Using Deep Security with iptables
When Deep Security Agent 10.1 or earlier was installed on Linux, it disabled the iptables service to avoid firewall conflicts unless you added a configuration file that prevented that change. However, the iptables service is used for more than just firewall (for example, Docker manages iptables rules as part of its normal operation), so disabling it sometimes had negative consequences.
With Deep Security 10.2 and higher (including Deep Security 11), the functionality around iptables has changed. Deep Security Agent no longer disables iptables. (If iptables is enabled, it stays enabled after the agent installation. If iptables is disabled, it stays disabled.) However, if the iptables service is running, Deep Security Agent
Rules required by Deep Security Agent
If iptables is enabled on the computer where Deep Security Agent is being installed, iptables may require additional rules. By default, these rules are added when Deep Security Agent starts up and removed when the agent is stopped or uninstalled. Alternatively, you can Prevent Deep Security from automatically adding iptables rules and add them manually instead:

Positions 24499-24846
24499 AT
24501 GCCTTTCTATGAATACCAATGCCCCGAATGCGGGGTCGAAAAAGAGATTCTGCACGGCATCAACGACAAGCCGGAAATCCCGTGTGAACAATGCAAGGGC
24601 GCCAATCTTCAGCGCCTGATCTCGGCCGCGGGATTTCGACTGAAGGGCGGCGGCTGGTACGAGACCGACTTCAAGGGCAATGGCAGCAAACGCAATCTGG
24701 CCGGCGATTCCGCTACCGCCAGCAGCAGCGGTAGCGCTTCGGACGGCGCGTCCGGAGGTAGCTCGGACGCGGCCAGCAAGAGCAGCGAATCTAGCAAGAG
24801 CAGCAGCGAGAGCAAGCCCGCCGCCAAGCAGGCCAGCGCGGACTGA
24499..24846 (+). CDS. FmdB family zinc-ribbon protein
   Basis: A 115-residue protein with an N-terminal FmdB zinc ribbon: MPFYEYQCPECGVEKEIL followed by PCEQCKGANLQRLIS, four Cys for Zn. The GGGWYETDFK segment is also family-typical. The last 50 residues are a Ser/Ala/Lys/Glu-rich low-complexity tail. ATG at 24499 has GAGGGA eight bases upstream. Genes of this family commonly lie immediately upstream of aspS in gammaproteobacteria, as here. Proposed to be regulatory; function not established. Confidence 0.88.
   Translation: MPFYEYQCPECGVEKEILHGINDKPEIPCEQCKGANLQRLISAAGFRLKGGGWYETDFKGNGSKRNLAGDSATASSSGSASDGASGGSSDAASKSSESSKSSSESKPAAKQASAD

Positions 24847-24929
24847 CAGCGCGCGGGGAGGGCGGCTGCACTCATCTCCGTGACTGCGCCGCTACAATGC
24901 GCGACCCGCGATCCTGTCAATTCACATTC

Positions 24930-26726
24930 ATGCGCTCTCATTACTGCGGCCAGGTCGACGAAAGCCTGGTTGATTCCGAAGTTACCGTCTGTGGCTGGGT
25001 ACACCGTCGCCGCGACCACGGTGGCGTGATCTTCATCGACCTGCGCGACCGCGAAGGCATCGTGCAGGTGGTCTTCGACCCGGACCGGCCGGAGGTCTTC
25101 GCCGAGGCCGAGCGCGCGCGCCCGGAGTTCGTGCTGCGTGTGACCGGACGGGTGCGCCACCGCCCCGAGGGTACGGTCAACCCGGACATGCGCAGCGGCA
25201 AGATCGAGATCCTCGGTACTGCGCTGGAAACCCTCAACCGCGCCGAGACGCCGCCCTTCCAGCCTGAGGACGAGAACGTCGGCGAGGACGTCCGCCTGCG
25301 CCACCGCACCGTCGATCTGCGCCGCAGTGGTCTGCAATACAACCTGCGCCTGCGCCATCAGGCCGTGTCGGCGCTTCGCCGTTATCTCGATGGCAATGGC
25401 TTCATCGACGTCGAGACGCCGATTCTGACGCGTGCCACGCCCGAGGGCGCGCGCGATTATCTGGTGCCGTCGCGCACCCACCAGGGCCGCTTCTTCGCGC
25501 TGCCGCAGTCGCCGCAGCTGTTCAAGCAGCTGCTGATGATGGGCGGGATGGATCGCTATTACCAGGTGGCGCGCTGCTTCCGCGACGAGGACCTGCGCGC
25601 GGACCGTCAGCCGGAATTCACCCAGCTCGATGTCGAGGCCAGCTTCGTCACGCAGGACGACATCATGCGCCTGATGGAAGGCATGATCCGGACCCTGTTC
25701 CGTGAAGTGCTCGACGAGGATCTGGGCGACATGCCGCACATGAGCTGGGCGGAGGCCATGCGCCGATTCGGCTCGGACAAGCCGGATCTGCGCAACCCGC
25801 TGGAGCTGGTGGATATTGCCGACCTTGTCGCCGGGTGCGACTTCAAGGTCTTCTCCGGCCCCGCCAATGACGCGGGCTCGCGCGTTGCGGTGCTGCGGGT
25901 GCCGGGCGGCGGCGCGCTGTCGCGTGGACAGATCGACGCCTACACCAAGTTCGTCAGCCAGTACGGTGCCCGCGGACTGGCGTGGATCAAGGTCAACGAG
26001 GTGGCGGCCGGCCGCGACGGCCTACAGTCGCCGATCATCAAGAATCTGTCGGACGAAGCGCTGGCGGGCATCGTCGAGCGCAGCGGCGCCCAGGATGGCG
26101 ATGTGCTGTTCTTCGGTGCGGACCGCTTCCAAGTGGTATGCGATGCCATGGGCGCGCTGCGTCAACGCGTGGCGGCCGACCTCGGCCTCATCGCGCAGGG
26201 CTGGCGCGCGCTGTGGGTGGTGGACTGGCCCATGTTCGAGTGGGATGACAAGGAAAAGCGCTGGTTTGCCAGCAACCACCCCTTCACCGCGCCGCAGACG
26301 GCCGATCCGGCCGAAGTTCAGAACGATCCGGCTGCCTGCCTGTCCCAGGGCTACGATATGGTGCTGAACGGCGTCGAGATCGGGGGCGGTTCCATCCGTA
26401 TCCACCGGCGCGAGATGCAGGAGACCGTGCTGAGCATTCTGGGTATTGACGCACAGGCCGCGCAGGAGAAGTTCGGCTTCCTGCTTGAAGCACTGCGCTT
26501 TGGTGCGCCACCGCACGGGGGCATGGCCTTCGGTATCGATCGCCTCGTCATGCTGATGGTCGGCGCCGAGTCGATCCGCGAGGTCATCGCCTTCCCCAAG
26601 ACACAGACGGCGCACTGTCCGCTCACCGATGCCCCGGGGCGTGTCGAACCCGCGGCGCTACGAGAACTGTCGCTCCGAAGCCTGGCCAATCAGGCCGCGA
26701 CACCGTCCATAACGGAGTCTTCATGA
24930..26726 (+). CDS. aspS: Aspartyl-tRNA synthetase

- Allow incoming traffic on port 4118. This is required when the agent uses manager-initiated or bidirectional communication. (For more information, see Agent-manager communication.)
- Allow incoming traffic on port 4122. This is required when the agent is acting as a relay, so that the relay can distribute software updates. (For more information, see Deploy Deep Security Relay.)
These are the default port numbers - yours may be different. For a complete list of ports used in Deep Security, see Port numbers, URLs, and IP addresses.
You can prevent Deep Security Agent from modifying iptables if you would rather add the required rules manually. To prevent the automatic modification of iptables, create the following file on the computers where you plan to install Deep Security Agent: